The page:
The Future Direction of Critical Theory


The current state of democratic society in the postmodern world is that of crisis. Since the Enlightenment, society worked toward incremental perfection, but the “perfect” society has all but lost its meaning in postmodern times. Democratic inhabitants may be finally free to create themselves and their world in the way that they want without meddling authority, but they are powerless to decide just what that ought to look like. Although society has freed its members from the lifestyles prescribed by the political system, scientific reason, and morality, it has been unable to replace their now-vacant niches with anything constructive. The collective “good” of the people has no face and has fallen to the wayside. Democratic society has deteriorated into a consumer society whose aim is nothing more than free, but superficial, self-creation through accumulation of commodities.

For decades, sociology’s critical theory, championed by Jürgen Habermas, established as its goal the complete emancipation of humankind, but now that that emancipation from domination has been attained in liberal societies, it does not appear so enticing. Where is the happiness and wisdom that was supposed to accompany individual liberty? Why, despite society’s casting aside of its self-imposed shackles, is life filled with more uncertainty than ever? Perhaps the answer lies in the type of freedom achieved in the postmodern world. Modern society had been so concerned with the negation of the ideology of the state and the new, class-like technocratic consciousness that it failed to realize that it was actually pulling the rug out from under itself. It even went so far as to condemn the very nature of that rug. What the contemporary individual believes to be freedom is actually the lack of ground to stand upon.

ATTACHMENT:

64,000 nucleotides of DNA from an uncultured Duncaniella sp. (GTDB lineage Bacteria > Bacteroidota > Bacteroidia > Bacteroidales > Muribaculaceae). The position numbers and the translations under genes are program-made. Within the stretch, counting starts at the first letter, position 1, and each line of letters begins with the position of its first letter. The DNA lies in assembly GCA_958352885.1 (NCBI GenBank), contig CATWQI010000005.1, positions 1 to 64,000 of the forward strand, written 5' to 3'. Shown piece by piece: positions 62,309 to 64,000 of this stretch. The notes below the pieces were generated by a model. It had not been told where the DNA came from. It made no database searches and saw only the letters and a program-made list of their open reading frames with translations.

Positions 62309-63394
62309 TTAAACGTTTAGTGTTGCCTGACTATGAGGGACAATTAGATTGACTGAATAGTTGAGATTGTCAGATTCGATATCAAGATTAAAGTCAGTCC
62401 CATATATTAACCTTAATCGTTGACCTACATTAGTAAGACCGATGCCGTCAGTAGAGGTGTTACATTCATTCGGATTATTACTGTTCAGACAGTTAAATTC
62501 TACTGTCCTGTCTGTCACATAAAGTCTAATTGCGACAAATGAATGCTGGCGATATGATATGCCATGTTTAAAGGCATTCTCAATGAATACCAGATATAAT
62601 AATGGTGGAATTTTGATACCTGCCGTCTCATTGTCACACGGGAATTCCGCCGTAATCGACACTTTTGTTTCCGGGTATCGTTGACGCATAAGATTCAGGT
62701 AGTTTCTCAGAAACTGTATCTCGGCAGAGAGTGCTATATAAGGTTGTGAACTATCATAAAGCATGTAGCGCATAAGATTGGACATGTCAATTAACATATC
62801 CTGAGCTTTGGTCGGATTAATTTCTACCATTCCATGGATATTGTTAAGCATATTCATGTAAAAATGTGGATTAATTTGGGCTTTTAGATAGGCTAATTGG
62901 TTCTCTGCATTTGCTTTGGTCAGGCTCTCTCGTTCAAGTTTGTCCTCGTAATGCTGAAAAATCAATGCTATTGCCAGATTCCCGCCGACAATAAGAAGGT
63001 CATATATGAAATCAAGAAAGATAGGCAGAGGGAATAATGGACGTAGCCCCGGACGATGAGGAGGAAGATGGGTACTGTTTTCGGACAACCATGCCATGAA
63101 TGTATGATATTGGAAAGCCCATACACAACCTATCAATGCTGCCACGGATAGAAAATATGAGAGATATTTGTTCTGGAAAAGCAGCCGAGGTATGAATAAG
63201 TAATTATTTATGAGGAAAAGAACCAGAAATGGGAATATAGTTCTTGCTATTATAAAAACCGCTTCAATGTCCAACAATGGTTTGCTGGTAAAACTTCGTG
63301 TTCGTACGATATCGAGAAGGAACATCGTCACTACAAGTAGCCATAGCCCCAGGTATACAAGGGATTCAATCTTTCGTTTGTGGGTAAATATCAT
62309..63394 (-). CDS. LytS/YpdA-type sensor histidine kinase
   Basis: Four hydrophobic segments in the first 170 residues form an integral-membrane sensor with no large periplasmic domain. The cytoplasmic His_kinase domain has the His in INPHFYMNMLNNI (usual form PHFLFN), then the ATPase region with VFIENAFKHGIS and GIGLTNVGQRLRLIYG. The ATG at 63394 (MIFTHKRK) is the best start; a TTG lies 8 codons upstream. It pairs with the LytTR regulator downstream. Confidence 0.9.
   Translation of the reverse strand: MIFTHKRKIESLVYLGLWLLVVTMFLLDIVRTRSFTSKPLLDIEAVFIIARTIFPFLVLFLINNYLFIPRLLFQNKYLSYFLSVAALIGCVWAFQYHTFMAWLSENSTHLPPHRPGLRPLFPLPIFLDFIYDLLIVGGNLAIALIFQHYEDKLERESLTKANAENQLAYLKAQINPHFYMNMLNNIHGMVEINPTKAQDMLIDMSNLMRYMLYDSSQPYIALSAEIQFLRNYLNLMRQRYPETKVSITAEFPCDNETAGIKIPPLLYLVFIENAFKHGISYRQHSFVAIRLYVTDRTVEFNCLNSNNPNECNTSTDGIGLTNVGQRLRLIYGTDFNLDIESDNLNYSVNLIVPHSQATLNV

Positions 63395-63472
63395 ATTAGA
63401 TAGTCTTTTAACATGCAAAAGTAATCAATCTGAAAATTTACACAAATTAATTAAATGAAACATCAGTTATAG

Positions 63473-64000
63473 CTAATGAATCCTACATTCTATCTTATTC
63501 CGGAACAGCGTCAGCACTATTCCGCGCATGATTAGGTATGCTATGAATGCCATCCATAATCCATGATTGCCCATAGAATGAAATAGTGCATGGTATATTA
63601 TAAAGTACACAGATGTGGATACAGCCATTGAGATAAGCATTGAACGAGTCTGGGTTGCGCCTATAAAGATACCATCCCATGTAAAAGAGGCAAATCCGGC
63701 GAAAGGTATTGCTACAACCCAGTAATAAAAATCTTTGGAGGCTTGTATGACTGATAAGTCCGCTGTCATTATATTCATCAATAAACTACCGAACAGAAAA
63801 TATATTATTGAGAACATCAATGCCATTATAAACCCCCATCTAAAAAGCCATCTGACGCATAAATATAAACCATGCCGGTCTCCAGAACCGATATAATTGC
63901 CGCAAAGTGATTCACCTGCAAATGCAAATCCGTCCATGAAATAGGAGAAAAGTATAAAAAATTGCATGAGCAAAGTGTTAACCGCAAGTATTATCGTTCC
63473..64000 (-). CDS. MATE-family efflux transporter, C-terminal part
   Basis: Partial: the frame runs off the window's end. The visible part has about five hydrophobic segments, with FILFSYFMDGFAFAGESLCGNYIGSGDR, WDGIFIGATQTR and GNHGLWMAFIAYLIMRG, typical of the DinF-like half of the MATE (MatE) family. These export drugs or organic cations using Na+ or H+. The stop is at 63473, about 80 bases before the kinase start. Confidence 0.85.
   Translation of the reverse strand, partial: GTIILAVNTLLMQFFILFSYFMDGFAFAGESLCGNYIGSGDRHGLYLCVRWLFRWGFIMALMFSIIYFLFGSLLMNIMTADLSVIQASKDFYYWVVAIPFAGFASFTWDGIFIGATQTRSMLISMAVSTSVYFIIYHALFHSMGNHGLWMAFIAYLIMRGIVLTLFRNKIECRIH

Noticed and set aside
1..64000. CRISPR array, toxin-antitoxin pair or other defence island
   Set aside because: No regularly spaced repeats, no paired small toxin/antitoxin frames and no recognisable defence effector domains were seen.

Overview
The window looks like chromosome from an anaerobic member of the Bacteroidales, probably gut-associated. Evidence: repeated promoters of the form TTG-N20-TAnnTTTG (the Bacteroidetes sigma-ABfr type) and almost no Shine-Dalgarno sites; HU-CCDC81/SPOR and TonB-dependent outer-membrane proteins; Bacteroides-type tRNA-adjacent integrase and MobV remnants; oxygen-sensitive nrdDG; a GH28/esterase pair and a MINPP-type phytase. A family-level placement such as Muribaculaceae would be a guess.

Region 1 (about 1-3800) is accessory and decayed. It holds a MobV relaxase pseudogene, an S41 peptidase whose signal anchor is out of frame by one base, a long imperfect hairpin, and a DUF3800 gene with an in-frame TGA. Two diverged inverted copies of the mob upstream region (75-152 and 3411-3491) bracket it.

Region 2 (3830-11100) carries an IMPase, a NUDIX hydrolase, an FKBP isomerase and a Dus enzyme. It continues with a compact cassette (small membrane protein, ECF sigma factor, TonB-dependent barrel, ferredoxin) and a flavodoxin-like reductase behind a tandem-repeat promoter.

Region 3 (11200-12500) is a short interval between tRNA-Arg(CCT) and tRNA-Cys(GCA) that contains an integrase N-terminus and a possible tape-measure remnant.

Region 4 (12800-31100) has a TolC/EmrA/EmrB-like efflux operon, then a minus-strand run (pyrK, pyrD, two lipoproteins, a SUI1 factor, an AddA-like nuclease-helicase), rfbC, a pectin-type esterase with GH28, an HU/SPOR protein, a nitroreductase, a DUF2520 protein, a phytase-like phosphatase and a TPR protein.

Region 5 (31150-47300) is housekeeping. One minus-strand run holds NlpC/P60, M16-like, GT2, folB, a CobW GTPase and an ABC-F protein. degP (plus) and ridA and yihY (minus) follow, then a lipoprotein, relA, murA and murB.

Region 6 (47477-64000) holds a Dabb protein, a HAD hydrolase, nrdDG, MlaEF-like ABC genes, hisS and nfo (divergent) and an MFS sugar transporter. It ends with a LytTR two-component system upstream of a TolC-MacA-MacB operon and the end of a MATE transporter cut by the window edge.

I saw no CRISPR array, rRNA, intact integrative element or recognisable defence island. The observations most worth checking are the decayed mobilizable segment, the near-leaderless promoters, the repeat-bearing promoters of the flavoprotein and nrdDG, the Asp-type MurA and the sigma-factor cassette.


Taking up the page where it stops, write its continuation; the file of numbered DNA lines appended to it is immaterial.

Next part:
The structure of society has transformed in the transition from modernity to postmodernity, and critical theory is left to ponder the difference between the presently accomplished negative freedom and the empowering positive freedom which is true autonomy. Consumer society’s negatively free individuals are as apathetic to the common good as ever, and do not participate in the democratic process of creating a world. Societal emancipation toward a capable and wise positive freedom must occur on a collective level, however, and that requires communal participation in democracy. A forum must be created where collective self-reflection may transpire and generate a self-conscious rationality by which society may be created in a historically-aware manner once again. The future of critical theory, then, must focus mainly on the creation of a civil society instead of the negation of factors that hinder its realization.

39 comments:

  1. 生活總是起起伏伏,心情要保持快樂才好哦!! ........................................

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  2. 旁觀自己的悲傷是解脫,主觀自己的悲傷是更加悲傷........................................

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  3. 在莫非定律中有項笨蛋定律:「一個組織中的笨蛋,恆大於等於三分之二。」.................................................................